Book review: Boy and Happy Roald Dahl Day!

Roald Dahl day partyHappy Roald Dahl Day everyone!

On the birthday of one of my favorite childhood authors, I am here with a review of the first part of Dahl’s autobiography “Boy,” or alternatively titled “More About Boy.” I was surprised that I have never come across this until recently despite having read the latter half of his memoir “Going Solo” years ago.

“Boy” describes the earlier half of Dahl’s life tracing his Norwegian parents arrival to Britain and later into his school years. It is such a fun and light-hearted book where you can read about the ingenious tricks he played on others and also his love for all things sweet and chocolatey. And of course, how could I forget the wonderful illustrations of Quentin Blake?

This book reminded me of his another work “Matilda” because both were set inside an English school where the main protagonists faced horrible teachers. During Roald Dahl’s time at prep school, he remembered a particularly nasty master (old English way of calling teacher) called Captain Hardcastle.

Master: What is it?
Boy: Please, sir, may I be excused to go to the lavatory?
Master: Certainly not. You should have gone before.
Boy: But sir… please, sir… I didn’t want to before… I didn’t know…
Master: Whose fault was that” Get on with your work!
Boy: But sir… Oh, sir… Please, sir, let me go!
Master: One more word out of you and you’ll be in trouble.

Naturally, the wretched boy dirtied his pants, which caused a storm later on upstairs with the Matron.

More about boyWhat I found even more endearing was Roald Dahl love for his mother that was plain for all to see in this work. As matriarch to a family of six children after her husband passed away, Sofie Dahl as described by her son ‘was undoubtedly the absolute primary influence on my own life.’ Throughout the author’s time away from home, he would assiduously send letters and photographs back to his mother who would then brilliantly kept them all neatly in a stack.

His favorite memories were their annual family trip to Norway for four weeks every summer and he wrote,

“I don’t think we knew how lucky we were to have a holiday like that every summer of our growing-up lives. I don’t think we knew either how lucky we were to have a mother who gave us such a lovely time every year.”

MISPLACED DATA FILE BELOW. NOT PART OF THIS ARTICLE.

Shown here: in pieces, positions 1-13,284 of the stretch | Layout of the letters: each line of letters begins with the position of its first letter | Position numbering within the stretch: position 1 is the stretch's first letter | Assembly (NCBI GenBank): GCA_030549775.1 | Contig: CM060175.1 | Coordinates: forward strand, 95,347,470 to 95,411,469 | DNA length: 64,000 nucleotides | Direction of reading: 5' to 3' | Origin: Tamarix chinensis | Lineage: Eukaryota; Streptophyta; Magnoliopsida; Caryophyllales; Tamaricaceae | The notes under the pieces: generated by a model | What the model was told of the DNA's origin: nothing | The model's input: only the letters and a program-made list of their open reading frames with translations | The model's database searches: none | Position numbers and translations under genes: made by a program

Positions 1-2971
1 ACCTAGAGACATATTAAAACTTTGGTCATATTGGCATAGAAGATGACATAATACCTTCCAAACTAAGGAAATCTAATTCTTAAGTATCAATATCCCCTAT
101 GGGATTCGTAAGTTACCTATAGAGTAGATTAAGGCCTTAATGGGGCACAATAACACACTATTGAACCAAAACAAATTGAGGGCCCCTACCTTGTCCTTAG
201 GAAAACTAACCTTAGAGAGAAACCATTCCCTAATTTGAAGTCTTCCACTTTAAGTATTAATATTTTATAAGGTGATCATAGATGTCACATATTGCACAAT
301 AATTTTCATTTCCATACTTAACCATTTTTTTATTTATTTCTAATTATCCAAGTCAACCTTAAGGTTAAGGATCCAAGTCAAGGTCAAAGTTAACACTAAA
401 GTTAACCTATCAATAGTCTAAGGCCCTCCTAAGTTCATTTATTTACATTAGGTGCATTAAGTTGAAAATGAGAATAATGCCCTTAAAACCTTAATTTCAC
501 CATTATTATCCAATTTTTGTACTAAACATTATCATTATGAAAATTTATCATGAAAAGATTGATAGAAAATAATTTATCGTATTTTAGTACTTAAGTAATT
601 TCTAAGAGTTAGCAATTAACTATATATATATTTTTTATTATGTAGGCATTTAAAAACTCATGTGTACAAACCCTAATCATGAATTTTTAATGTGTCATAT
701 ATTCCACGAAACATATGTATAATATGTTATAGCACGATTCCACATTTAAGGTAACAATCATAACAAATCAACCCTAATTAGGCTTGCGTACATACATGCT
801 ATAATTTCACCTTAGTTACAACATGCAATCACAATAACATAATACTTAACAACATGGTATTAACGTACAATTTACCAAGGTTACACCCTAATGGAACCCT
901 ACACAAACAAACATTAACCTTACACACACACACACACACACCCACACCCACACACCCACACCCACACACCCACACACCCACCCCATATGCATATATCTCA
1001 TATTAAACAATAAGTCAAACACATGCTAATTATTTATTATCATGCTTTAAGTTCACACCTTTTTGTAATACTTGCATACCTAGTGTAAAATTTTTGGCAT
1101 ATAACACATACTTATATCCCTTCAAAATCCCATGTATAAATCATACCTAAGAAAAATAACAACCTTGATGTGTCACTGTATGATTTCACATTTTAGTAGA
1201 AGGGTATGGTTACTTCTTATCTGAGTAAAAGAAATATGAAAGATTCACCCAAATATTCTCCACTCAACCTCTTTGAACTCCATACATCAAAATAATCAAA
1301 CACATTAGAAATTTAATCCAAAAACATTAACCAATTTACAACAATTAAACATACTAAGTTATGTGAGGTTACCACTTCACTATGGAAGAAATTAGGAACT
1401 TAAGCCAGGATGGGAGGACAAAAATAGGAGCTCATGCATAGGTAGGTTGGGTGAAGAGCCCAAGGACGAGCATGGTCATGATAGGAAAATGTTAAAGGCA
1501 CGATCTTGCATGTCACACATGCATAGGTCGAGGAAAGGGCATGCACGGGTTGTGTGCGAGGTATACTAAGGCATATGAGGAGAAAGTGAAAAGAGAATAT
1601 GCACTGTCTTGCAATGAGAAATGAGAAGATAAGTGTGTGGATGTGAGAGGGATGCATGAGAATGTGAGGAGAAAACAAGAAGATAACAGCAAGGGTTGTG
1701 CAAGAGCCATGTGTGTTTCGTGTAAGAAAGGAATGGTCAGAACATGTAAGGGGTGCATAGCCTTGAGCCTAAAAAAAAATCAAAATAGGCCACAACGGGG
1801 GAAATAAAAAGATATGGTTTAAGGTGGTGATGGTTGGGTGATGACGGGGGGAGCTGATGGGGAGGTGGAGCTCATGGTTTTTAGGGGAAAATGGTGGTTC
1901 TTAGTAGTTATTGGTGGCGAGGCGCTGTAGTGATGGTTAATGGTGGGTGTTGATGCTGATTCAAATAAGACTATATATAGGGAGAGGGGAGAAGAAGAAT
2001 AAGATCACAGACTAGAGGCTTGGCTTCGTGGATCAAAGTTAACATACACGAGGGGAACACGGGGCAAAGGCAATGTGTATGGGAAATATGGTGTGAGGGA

I find “Boy” such a lovely book suitable for children AND adults alike. This is unlike “Going Solo,” which has a more somber tone because of the historical involvement Dahl had in his adult years, “Boy” is a much simper tribute to our childhood.

BoyShare your memories of Roald Dahl below with me, and Happy Friday-the-thirteenth Roald Dahl Day!

22 thoughts on “Book review: Boy and Happy Roald Dahl Day!

  1. My brother had a set of Roald Dahl books, which I absolutely devoured when I was younger. My mum brought me some of his older books, ones about the war and his involvement in it, and I remember being amazed that he was actually born in Cardiff. (At that age when it’s amazing to find out anyone from the same area is talented/famous etc.) If you ever get a chance to visit Cardiff, there’s a lovely Norwegian Church down Cardiff Bay, right by Roald Dahl Plass. (

    1. Cool! I would definitely swing by the Roald Dahl Plass if I ever get down to Cardiff. Dahl’s books definitely made up a substantial part of my childhood memories just as for you 😀

  2. Danny Champion of the World is my favorite closely followed by BFG. I remember reading Boy when I was younger and really enjoyed it. Now my daughter has discovered Roald Dahl and wanted to learn more about him so we will be reading Boy together!

    Not even 10 when he died I still remember how disappointed I was thinking that there would never be any new Roald Dahl books to discover. When I’m actually re-discovering them all as an adult with my own daughter.

    1. It just feels so different to read Roald Dahl’s books as a child and as an adult. As a child, I felt that he was such a marvellous, quirky and brilliant guy who came up with these out of the world tricks. As an adult, I realized that his books were in fact filled with these dark shady characters and had strong anti-adult undertones in them. It’s like putting on a different pair of glasses to view his novels. Nonetheless, they are still as enjoyable as before!

    1. James and the Giant Peach is brilliant. Loved how he made centipedes, spiders and worms adorable characters rather than insects that made my skin crawl.

    1. Ah, that is a good one too! I remembered when I read it, I was so fascinated that you could actually catch trouts by tickling its underbelly. Sadly, we don’t have trouts in this region to try this method out.

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